‘The Making of Mount Edgecombe’: A view of history from below

The history of Mount Edgecombe, as told from above, is of the Mount Edgecombe Country Club Estate with Gateway and Cornubia Mall looming across the highway. But underneath this footprint of late-stage capitalism lies the history of the sugar estates and the people who worked on them — indentured labourers of South Asian descent, Black migrant labourers from Mpondoland, skilled Mauritian workers, workers racialised as Coloured, and white sugarcane plantation owners and managers.

Through Sathasiva Pillay’s new book, Sugar Mill Barracks: The Making of Mount Edgecombe, we are guided through the ecosystem of one of the oldest sugar estates and barracks in KwaZulu-Natal, the Mount Edgecombe Sugar Estate

The self-published book is the result of more than 40 years of research on the way of life in sugar mill barracks during and after the Indian indentured labour system. This colonial labour system was conceptualised by the British as a way to maintain a cheap labour source to work on various plantations in the colonies after the abolishment of transatlantic African slavery in the British Empire in 1833

Colonies such as British Guiana and Mauritius had already instituted indentured labourers from South Asia, and when sugarcane planters such as James Saunders advocated for Indian indentured labour in Colonial Natal, the British metropole and Indian government agreed that the profitability of Natal relied on it.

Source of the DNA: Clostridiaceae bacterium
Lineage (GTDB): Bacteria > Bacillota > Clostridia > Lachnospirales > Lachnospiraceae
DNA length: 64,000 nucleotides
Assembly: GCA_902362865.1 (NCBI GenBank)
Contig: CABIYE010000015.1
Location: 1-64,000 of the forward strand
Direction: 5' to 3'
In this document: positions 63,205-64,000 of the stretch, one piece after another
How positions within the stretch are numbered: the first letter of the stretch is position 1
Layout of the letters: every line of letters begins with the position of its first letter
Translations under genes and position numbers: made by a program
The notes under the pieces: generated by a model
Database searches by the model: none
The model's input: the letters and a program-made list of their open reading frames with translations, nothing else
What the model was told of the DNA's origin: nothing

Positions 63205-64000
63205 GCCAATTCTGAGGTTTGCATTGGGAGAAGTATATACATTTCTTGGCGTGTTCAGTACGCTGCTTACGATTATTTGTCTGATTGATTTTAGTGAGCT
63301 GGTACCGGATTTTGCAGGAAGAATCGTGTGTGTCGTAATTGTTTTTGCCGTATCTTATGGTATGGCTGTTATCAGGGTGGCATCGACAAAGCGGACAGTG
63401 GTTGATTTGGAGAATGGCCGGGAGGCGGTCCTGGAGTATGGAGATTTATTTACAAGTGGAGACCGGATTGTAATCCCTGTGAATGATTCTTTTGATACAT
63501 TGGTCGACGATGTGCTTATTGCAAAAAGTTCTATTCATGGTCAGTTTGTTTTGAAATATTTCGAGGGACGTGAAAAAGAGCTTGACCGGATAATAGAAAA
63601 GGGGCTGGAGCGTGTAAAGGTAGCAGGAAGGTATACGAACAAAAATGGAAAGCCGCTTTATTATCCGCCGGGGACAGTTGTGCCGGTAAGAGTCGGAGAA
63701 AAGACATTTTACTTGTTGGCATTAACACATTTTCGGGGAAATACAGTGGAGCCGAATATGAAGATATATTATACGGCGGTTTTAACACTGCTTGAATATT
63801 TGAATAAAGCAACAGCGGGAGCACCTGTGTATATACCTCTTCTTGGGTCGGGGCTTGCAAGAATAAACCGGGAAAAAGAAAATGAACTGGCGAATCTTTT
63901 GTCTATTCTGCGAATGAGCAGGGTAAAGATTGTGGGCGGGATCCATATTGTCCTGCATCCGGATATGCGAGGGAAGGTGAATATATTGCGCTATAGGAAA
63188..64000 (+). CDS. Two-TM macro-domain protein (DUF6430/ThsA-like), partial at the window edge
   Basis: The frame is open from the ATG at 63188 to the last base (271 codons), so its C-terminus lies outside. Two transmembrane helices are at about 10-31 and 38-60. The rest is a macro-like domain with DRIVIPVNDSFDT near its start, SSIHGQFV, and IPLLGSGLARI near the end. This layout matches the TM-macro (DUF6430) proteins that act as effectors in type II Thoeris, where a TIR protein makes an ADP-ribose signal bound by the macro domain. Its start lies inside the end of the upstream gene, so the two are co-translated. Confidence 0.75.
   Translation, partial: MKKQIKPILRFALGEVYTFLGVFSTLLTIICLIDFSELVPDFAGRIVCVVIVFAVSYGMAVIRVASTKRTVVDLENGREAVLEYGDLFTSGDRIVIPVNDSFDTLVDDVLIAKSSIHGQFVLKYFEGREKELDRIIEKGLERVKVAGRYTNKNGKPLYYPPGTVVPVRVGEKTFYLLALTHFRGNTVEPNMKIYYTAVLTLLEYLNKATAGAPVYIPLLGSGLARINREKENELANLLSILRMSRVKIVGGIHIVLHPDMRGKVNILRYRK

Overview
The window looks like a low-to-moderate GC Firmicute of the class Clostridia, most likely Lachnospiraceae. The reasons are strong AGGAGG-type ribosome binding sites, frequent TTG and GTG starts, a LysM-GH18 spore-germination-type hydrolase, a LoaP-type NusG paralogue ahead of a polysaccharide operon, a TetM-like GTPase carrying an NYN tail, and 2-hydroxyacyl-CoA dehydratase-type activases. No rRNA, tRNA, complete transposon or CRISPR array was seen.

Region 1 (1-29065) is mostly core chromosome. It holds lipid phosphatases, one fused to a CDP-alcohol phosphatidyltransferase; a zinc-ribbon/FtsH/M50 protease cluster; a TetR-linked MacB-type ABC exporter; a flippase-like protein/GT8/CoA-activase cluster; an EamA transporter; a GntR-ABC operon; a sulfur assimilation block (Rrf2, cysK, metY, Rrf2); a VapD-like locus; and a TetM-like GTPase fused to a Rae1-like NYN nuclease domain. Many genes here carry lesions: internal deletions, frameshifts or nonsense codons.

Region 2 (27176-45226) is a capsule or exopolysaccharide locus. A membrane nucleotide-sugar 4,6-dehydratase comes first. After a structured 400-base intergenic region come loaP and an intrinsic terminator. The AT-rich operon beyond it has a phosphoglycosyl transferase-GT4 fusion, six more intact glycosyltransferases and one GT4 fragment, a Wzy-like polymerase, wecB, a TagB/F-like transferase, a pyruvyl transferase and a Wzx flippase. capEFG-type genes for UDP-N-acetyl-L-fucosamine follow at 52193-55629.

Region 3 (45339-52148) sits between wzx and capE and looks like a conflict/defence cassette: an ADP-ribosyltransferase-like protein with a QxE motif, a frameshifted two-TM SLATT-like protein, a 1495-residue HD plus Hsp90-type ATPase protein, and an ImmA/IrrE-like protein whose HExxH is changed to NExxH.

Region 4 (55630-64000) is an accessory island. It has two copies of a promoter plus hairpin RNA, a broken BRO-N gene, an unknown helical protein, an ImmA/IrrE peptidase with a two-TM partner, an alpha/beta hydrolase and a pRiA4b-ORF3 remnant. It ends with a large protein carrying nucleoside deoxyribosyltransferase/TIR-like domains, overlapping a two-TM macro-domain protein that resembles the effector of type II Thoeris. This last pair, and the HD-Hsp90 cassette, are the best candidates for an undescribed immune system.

According to The International Aspects of the South African Indian Question, 1860-1911 by historian Bridglal Panchai, local Zulu populations were not seen as reliable workers in the fields by the British. Officials said they often left work to till their own lands and operated under the authority of local chiefs. They thought that segregation of the two main racial groups in the areas — the Europeans and the Natives — would lead to the colony’s prosperity for Europeans.  

And so, in South Africa, the first group of labourers came from India in 1860, and migration continued until 1911. This controlled worker population had no claims to land of their own, families or clan or chieftain structures, which meant their absentee rates were lower, because they had no support structures or means to make a living outside the plantations during their indentureship. African labour, in the form of Mpondo migrant workers, replaced the Indian indentured labourers, who left the plantations after their indenture.

Indentured labourers weaving baskets in a sugar plantation. The labourers brought art, crafting and agricultural skills with them from India. (Image courtesy of Campbell Collections, Killie Campbell Africana Library, UKZN)

However, many of the Indian indentured labourers’ descendants continued working on the sugar estates. Pillay (who is better known by his nickname Sunny) is one of those descendants. His father, Appavoo Pillay, came from Thirupanjali in southern India to work on the sugarcane fields. After his indentureship ended, he moved around the North Coast sugar estates, and finally settled at Mount Edgecombe Sugar Mill, where he worked as a bricklayer. Pillay was raised in the barracks.